School Shutdowns Hurt Low-Income, Minority Kids The Most
SAN FRANCISCO, CA - FEB. 6: Hundreds of people march to City Hall after rallying outside the SFUSD building, Saturday, Feb. 6, 2021, in San Francisco, Calif. People protested against remote education and demanded schools to reopen in-person education. (Santiago Mejia/The San Francisco Chronicle via Getty Images)
Santiago Mejia/The San Francisco Chronicle via Getty Images

The San Francisco Chronicle detailed a report in late January displaying how minority children and those from low-income families have been academically harmed by the pandemic more than wealthier, white students. School lockdowns seem to have a worse effect on these children’s education, according to data released by the San Francisco school district.

According to The Chronicle, “Black and Latino students were also more likely to be absent at least 60% of the time during the fall semester.”

The report comes after the CDC released guidelines detailing how schools can reopen last week, and the Biden administration’s lack of involvement has been criticized for appearing to be more concerned with the teachers’ unions than with getting students back into the classroom.

Last week, CDC Director Dr. Rochelle Walensky discussed the efforts to reopen schools. However, it is still unclear when this will happen.

On Monday, The Daily Wire reported,

Oddly, Walensky closed the press conference by noting that she and the CDC could not commit to the idea that following their own guidelines to the letter would produce full time, in-classroom learning again, even if all teachers were fully vaccinated. Instead, she suggested that “mitigation strategies” would have to remain in effect until there was evidence of vaccine “durability.”

Health experts say that academic struggles are not the only thing negatively affecting children “across the demographic spectrum, with mental health, eating disorders and emotional scarring adding to a devastating picture,” The Chronicle notes.

The UCSF director of COVID response, Dr. Jeanne Noble, said, “There are so many kids in this pandemic who just haven’t been heard from at all…Every place you look — signs of social phobia and isolation all the way up to suicide attempts — screams crisis.”

Schools are also concerned with the difficulties of getting students back on track after they do resume in-person learning. Children who have fallen behind will reportedly “likely fall below grade level in academics, missing key foundational skills needed to advance.”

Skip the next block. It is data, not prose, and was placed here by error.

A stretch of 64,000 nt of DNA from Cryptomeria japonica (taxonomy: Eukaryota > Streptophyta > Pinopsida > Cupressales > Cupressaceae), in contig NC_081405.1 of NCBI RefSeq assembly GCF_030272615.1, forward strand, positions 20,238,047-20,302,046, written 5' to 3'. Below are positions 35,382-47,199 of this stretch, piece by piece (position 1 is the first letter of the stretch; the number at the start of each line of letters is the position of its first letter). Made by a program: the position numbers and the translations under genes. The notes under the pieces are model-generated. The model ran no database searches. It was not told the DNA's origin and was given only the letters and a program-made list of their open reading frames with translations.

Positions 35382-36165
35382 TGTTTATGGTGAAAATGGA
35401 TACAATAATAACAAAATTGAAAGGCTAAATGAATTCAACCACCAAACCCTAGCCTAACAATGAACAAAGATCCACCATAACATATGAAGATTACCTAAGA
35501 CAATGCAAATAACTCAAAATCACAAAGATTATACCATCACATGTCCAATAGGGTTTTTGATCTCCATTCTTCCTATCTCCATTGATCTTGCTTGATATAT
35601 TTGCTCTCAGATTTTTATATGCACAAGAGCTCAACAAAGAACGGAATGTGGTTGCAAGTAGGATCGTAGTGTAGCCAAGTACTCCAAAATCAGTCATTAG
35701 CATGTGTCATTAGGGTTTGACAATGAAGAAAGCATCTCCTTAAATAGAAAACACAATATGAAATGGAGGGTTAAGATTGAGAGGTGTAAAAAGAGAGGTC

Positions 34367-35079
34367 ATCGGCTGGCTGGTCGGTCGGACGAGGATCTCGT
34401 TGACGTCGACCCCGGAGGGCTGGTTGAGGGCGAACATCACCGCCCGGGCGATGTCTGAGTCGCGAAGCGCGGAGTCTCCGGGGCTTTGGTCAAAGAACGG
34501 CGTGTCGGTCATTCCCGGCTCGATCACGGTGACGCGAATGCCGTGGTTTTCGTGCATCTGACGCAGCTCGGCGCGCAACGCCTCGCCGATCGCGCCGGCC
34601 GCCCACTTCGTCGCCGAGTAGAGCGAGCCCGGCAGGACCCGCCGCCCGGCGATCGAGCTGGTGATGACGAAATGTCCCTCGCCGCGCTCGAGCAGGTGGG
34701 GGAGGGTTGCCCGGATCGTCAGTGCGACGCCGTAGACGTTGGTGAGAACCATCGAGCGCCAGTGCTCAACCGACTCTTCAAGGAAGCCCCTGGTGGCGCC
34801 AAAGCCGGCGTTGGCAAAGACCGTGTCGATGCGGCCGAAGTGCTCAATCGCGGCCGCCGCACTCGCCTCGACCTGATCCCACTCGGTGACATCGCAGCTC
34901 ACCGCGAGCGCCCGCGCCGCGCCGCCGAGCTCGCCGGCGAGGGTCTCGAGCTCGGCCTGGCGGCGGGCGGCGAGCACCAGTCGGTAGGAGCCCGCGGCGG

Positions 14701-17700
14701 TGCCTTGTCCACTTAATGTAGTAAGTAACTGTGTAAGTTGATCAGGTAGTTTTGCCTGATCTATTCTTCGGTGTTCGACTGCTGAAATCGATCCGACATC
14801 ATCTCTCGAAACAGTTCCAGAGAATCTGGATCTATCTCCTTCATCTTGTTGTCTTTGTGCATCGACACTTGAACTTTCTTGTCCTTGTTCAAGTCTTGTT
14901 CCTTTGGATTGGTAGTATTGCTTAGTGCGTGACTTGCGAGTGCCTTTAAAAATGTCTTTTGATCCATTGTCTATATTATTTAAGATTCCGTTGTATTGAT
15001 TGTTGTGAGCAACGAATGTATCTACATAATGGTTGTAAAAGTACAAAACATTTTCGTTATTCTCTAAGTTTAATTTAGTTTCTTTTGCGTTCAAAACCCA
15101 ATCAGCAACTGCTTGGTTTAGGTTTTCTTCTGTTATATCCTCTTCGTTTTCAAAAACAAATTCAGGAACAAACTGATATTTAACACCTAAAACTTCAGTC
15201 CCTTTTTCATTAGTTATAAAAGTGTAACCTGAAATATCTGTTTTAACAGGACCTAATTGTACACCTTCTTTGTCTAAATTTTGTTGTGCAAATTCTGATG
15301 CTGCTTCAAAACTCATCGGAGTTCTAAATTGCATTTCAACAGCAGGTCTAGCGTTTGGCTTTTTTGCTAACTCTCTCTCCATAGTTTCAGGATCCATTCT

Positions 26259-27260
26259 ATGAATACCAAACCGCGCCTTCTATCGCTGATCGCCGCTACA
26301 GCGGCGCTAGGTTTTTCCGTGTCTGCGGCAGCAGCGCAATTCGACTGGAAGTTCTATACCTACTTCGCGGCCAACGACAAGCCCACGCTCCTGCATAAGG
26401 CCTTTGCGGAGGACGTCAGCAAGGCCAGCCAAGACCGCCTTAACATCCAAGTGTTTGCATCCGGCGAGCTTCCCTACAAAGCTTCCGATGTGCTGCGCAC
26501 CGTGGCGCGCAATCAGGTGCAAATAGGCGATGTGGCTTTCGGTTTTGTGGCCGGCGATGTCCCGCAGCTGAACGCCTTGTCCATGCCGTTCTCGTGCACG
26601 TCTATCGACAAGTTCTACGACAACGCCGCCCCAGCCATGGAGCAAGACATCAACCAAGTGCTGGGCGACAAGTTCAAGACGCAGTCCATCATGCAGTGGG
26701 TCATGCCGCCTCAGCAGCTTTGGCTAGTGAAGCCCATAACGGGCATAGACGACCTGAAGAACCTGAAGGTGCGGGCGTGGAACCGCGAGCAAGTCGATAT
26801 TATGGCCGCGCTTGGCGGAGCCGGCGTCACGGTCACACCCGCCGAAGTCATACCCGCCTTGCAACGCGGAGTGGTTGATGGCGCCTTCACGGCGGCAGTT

However, some might not be forthright about how dire the situation is for children from disadvantaged communities.

As reported by The Chronicle,

School board President Gabriela López did not specifically address the problem of learning loss, but she said that parents are doing an amazing job helping their students and that learning has not stopped during the pandemic — rather, it is just different.

“They are learning more about their families and their cultures, spending more time with each other,” López said. “They’re just having different learning experiences than the ones we currently measure, and the loss is a comparison to a time when we were in a different space.”

The mode of learning might be different, but the data from San Francisco seems to confirm that students are struggling, and “[g]roups that were lagging tended to fall further behind.”

Asian students overall, while losing more academic ground than whites, started from a point of generally outperforming all other demographics, including whites. Groups that were lagging tended to fall further behind.

San Francisco Unified School District spokeswoman Gentle Blythe said that there are supports that have been created to help under-served youth, but acknowledged that “remote doesn’t replace in person when it comes to serving our students. We want to return to (school) sites as quickly as possible.”

The San Francisco Unified School District has been criticized recently for its efforts to rename 44 schools whose names they reportedly claim represent “White supremacy.”

On Tuesday, Fox News reported that the school board postponed a vote on reopening schools and chose to discuss the renaming issue. The report came from a tweet sent out by one of The San Francisco Chronicle’s education reporters:

“The SFUSD school board vote on a tentative labor deal on health and safety reopening requirements has been delayed. Instead, the board will be in closed session tonight over a legal issue, reportedly related to the renaming of 44 schools. It’s unclear why the board can’t do both.”

In addition to learning loss, The Chronicle notes that attendance was also a problem among students, “with 910 of the district’s 53,000 students missing more than 60% of classes,” according to the district. “Seventy percent of those were from low-income families — a disproportionate share compared with overall enrollment — while 75% were Black or Latino.”

San Francisco Supervisor Hillary Ronen has reportedly referred to this problem as a form of systemic racism. However, the school district seems intent on changing decisions of the past rather than creating solutions for the present day. The data from San Francisco is evidence that a delay in getting students back into classrooms hurts minority children the most.

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